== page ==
Hepatology Highlights

Autores: Méndez Sánchez Nahum, Gutierrez Grobe Ylse

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Fassio, et al. Hepatocellular carcinoma (HCC), the most common primary liver cancer around the world, is one of the most important cancer-related causes of death in developing countries. It has been estimated that the incidence of this disease has been arising due to several regional and genetic factors in western countries. Demographical studies carried out in the United States (US) have shown that Hispanic population have higher rates of chronic liver diseases including an increase in the incidence and mortality of HCC specially among Hispanic women. The aim of this study was firstly to determine the underlying cause of HCC among patients in Latin America and also to evaluate the staging of HCC and the percentage of patients receiving specific treatment. This is a prospective multicentre study organized by Latin American Association for the Study of the Liver, involving 240 patients of 9 Latin American countries for a period of 18 months. The authors found a higher prevalence of HCC in men than in women; the median age was 64 years; 85.4% of patients had underlying cirrhosis. Furthermore 38% of the patients had Hepatitis C virus (HCV) chronic infection, 28% chronic alcoholism and 14% Hepatitis B virus (HBV) chronic infection. HCV, alcohol, cryptogenic cirrhosis and HBV were the most common etiologies for HCC. Interestingly, male patients had higher prevalence of alcohol intake associated to other etiological factors (p < 0.001). Regarding to the Okuda classification, stage 1 was the most prevalent with 117 cases; and according to the Barcelona-Clinic Liver Cancer (BCLC) staging system, stage A was the most common, finding significant differences between the proportions of patients in the two classifications (p < 0.01). In regards to treatment, only 68.3% of patients received specific therapy, most of them, transarterial che moembolization. One of the study limitations is the selection bias since the studied population was restricted to tertiary medical centers, in addition most of the patients came fron only four different countries, mostly fron South America, and therefore the sample was not comparable between them.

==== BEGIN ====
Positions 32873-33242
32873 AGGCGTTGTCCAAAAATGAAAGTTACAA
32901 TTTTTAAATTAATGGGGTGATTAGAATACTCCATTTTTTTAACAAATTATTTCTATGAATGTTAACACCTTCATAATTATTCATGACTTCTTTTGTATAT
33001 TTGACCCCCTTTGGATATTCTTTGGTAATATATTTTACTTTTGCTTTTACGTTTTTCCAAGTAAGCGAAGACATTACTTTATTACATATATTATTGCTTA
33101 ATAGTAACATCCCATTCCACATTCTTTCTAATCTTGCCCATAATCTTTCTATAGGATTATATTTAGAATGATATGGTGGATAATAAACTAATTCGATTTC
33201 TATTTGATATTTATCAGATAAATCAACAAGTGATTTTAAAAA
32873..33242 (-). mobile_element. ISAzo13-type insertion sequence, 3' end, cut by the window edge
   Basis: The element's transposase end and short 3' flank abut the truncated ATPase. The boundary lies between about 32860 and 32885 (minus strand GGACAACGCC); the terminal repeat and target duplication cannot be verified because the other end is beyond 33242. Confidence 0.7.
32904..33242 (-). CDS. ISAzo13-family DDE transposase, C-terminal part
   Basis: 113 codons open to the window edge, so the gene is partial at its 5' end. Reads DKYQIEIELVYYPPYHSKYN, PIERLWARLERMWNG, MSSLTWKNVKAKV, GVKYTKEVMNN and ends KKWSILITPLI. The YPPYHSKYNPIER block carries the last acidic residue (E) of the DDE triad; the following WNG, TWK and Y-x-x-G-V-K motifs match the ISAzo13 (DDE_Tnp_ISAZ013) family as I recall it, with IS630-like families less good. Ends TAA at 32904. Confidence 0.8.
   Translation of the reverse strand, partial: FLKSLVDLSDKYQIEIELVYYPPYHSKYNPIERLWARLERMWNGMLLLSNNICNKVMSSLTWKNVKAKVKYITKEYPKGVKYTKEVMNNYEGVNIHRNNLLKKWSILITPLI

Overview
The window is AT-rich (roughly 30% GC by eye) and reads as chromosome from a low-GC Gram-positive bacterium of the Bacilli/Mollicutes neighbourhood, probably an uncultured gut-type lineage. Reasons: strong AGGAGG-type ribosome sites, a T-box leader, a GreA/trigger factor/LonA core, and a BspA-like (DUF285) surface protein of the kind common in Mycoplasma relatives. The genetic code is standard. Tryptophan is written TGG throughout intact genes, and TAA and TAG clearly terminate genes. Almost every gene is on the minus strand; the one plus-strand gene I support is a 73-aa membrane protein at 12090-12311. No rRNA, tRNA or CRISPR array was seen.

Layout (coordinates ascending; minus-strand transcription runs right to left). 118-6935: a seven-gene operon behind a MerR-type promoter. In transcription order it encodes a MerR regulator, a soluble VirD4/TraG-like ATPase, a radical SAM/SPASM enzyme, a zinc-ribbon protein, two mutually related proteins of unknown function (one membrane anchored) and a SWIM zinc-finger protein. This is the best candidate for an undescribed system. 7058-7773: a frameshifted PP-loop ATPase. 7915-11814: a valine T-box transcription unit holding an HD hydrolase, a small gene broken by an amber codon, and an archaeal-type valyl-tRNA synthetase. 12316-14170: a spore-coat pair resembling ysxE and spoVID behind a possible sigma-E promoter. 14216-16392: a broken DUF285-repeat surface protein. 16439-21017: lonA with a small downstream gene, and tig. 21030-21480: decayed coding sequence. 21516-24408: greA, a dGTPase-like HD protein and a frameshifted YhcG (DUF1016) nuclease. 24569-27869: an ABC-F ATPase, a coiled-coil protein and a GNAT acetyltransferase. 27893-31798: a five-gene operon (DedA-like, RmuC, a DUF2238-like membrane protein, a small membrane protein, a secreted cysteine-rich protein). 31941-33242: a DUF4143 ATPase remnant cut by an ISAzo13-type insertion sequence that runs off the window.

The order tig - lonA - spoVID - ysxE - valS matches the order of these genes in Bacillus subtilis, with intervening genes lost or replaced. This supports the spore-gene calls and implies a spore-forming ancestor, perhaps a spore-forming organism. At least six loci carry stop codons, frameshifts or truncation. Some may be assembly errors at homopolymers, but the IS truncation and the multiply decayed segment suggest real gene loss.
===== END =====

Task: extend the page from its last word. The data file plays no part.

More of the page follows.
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2010-05-11   |   516 visitas   |   Evalua este artículo 0 valoraciones

Vol. 9 Núm.1. Enero-Marzo 2010 Pags. 5-6 Ann Hepatol 2010; 9(1)